Obesity Surgery

, Volume 28, Issue 9, pp 2987–2987 | Cite as

Laparoscopic Sleeve Gastrectomy in Patients with Situs Inversus

  • Dvir FroylichEmail author
  • Tamar Segal-Abramovich
  • Guy Pascal
  • David Hazzan
Video Submission



Situs inversus is a congenital condition in which the major visceral organs are reversed or mirrored from their normal positions. Situs inversus is found in about 0.01% of the population. In the most common situation, situs inversus totalis involves complete transposition (right to left reversal) of all of the abdominal organs. Several successful and safe laparoscopic weight loss surgeries were previously reported in morbidly obese patients with situs inversus (Aziret et al. Obes Res Clin Pract. 32;11(5S1):144–51, 2017; Catheline et al. Obes Surg.;16(8):1092–5, 2006).


We present a case of a 47-year-old female patient with a BMI of 51 kg/m2, who was referred to our clinic for the treatment of morbid obesity. Her past medical history included hypertension, type II diabetes mellitus, asthma, and situs inversus. During the preoperative evaluation, the chest x-ray showed dextrocardia and upper GI series showed the stomach and duodenum in a mirror position.


The operative time was 62 min, oral intake started on postoperative day 1, and the patient was discharged on postoperative day 2 in good medical condition.


Situs inversus is a rare condition that can be challenging for a laparoscopic surgeon. LSG is feasible and safe for morbidly obese patients with this anomaly. Well understanding of the mirrored image anatomy will facilitate the performance of the procedure without special difficulties by an experienced surgeon.


Bariatric surgery Sleeve gastrectomy, situs inversus Morbid obesity Laparoscopy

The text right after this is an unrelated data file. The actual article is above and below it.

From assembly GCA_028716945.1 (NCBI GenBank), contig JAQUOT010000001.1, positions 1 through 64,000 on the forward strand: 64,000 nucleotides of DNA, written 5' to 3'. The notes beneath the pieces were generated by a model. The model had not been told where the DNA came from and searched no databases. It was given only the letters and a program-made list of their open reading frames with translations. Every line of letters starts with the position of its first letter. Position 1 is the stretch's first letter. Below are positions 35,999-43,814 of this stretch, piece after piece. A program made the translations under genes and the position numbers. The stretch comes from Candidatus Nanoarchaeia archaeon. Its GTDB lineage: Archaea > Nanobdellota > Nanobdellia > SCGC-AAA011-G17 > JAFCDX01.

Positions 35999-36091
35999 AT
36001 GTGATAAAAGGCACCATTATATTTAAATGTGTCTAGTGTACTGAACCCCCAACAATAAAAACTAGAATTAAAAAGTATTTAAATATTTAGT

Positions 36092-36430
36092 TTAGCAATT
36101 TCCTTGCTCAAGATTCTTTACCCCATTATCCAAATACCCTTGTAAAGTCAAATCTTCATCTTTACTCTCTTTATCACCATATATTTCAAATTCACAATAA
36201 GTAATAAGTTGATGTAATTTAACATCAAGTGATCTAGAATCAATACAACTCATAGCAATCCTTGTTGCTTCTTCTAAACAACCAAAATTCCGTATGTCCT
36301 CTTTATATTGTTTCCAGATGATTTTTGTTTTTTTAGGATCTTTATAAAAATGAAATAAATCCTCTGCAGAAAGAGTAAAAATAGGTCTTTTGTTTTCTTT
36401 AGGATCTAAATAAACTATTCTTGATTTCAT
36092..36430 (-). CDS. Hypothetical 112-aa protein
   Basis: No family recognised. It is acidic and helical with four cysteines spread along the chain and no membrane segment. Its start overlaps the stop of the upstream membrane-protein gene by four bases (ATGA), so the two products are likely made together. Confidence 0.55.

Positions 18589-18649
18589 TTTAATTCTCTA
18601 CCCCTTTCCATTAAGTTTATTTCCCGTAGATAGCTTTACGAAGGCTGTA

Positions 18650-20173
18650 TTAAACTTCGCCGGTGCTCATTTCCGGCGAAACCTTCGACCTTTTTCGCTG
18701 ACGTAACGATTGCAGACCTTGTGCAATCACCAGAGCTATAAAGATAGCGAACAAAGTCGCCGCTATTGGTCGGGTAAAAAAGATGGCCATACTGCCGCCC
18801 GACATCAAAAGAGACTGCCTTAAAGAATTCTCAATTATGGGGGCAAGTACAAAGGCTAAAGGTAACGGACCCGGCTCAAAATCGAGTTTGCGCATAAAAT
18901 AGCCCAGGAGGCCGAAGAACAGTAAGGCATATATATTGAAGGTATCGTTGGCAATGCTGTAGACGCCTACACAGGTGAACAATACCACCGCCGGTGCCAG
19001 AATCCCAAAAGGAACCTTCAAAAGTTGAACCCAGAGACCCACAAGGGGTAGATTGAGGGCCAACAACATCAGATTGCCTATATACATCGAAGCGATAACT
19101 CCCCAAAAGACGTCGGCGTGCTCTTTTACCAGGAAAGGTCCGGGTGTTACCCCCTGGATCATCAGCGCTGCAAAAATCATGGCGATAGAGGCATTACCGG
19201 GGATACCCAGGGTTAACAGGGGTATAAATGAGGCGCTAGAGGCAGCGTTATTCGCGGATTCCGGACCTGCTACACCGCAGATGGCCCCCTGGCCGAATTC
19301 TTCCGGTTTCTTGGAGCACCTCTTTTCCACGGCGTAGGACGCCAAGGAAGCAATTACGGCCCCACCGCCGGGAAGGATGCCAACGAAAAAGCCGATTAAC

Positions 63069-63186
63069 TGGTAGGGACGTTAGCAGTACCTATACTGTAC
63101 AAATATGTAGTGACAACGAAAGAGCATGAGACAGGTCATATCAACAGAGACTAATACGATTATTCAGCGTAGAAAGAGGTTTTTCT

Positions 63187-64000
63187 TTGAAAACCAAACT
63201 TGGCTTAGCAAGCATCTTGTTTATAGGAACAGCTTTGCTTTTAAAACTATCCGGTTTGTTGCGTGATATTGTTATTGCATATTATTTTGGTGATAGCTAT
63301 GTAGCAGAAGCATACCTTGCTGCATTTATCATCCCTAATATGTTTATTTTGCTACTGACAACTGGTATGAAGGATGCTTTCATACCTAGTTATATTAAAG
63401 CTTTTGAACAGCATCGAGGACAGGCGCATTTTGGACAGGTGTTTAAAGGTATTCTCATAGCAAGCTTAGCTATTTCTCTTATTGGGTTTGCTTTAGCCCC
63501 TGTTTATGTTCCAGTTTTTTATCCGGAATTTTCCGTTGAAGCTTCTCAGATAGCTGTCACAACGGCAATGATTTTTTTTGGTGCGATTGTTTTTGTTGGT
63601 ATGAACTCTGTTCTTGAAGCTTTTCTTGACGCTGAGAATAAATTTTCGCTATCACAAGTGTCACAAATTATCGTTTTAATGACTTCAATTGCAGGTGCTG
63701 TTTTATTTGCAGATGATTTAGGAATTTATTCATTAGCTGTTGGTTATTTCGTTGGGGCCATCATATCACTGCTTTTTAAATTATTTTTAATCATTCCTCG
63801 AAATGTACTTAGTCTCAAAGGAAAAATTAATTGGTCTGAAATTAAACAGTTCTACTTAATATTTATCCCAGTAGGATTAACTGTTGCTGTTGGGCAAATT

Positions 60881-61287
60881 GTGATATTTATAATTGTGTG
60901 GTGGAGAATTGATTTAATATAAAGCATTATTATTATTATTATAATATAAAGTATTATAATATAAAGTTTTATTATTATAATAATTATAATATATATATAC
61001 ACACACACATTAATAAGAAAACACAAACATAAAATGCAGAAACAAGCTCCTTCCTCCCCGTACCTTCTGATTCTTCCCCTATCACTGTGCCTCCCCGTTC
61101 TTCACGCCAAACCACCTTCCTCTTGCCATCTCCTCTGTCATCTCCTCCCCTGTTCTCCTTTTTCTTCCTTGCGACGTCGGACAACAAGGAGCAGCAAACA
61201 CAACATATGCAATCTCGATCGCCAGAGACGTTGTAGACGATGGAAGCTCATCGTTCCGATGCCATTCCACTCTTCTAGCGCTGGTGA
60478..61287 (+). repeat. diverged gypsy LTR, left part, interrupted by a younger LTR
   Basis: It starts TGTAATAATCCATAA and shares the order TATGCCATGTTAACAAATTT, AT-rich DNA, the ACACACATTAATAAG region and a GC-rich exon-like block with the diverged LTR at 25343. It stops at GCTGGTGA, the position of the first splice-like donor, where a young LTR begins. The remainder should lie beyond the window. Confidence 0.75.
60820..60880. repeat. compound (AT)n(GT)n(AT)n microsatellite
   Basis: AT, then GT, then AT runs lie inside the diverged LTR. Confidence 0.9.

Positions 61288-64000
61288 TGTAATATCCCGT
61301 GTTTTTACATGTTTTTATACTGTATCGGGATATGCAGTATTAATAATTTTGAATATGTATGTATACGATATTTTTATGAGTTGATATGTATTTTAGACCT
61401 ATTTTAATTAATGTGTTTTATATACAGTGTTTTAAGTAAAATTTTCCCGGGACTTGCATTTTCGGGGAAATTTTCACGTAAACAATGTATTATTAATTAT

Compliance with Ethical Standards

Conflict of Interest

The authors declare that they have no conflict of interest.

Supplementary material

11695_2018_3383_MOESM1_ESM.mp4 (115.6 mb)
The patient was placed in a semi-lithotomy position. Four 12 mm and one 5 mmports were used. We preferred using more 12 mm trocars to enable an optimal optical view and optimal angles for the stapler A Nathanson retractor retracted the left-lobe of the liver. Inspection of the abdomen showed the stomach on the right side and the gallbladder on the left. Dissection started on the greater curvature, using the harmonic scalpel. We proceeded towards the angle of his, dividing the short-gastric vessels. In-contrast to a regular case, the surgeon retract the stomach with his right hand, and dissect with the harmonic scalpel with his left hand. Last attachments are divided and the right crus is identified. The fat-pad is partially dissected. The dissection is continued downwards towards the pylorus. The pylorus is identified and division of the vessels was stopped 3 cm proximal to it.A 42 F bougie was used for calibration of the gastric tube. We used this size as a standard for all our cases based on a study that reported association of smaller size bougies with a higher leak rates. A 60 mm linear stapler was used to divide the stomach. We used a green load followed by gold and then blue cartridges.The proximal stapled-line was reinforced with a running 2.0 prolene. A Jackson-Pratt drain was placed along the stapled-line. The specimen was removed through the supra umbilical incision. The operation time was 62 minutes; Estimated blood loss was 5 cc. (MP4 118350 kb)


  1. 1.
    Aziret M, Karaman K, Ercan M, et al. Laparoscopic sleeve gastrectomy on a morbidly obese patient with situs inversus totalis: a case study and systematic review of the literature. Obes Res Clin Pract. 2017;11(5S1):144–51.CrossRefGoogle Scholar
  2. 2.
    Catheline JM, Rosales C, Cohen R, et al. Laparoscopic sleeve gastrectomy for a super-super-obese patient with situs inversus totalis. Obes Surg. 2006;16(8):1092–5.CrossRefGoogle Scholar

Copyright information

© Springer Science+Business Media, LLC, part of Springer Nature 2018

Authors and Affiliations

  1. 1.Surgery B DepartmentCarmel Medical CenterHaifaIsrael

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